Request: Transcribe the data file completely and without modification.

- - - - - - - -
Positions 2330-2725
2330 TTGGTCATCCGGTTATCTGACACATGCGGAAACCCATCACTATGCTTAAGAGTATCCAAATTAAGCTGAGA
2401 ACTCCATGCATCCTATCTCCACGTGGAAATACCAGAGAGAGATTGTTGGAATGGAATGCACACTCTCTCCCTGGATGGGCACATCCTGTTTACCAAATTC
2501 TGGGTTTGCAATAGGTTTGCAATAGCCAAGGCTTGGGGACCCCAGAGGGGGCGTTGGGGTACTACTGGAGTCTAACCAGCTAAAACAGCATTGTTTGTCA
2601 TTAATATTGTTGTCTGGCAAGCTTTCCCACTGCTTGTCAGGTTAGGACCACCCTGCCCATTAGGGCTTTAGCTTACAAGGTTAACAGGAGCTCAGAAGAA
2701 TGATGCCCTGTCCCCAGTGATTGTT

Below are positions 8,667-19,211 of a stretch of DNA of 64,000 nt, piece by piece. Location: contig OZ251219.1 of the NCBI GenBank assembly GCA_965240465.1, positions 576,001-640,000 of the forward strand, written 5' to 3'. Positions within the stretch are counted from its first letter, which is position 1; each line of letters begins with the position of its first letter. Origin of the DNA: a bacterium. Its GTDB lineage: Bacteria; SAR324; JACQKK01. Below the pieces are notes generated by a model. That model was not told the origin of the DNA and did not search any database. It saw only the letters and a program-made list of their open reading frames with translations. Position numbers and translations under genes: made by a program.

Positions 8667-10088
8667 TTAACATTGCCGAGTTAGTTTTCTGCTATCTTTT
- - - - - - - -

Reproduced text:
Positions 2330-2725
2330 TTGGTCATCCGGTTATCTGACACATGCGGAAACCCATCACTATGCTTAAGAGTATCCAAATTAAGCTGAGA
2401 ACTCCATGCATCCTATCTCCACGTGGAAATACCAGAGAGAGATTGTTGGAATGGAATGCACACTCTCTCCCTGGATGGGCACATCCTGTTTACCAAATTC
2501 TGGGTTTGCAATAGGTTTGCAATAGCCAAGGCTTGGGGACCCCAGAGGGGGCGTTGGGGTACTACTGGAGTCTAACCAGCTAAAACAGCATTGTTTGTCA
2601 TTAATATTGTTGTCTGGCAAGCTTTCCCACTGCTTGTCAGGTTAGGACCACCCTGCCCATTAGGGCTTTAGCTTACAAGGTTAACAGGAGCTCAGAAGAA
2701 TGATGCCCTGTCCCCAGTGATTGTT

Below are positions 8,667-19,211 of a stretch of DNA of 64,000 nt, piece by piece. Location: contig OZ251219.1 of the NCBI GenBank assembly GCA_965240465.1, positions 576,001-640,000 of the forward strand, written 5' to 3'. Positions within the stretch are counted from its first letter, which is position 1; each line of letters begins with the position of its first letter. Origin of the DNA: a bacterium. Its GTDB lineage: Bacteria; SAR324; JACQKK01. Below the pieces are notes generated by a model. That model was not told the origin of the DNA and did not search any database. It saw only the letters and a program-made list of their open reading frames with translations. Position numbers and translations under genes: made by a program.

Positions 8667-10088
8667 TTAACATTGCCGAGTTAGTTTTCTGCTATCTTTT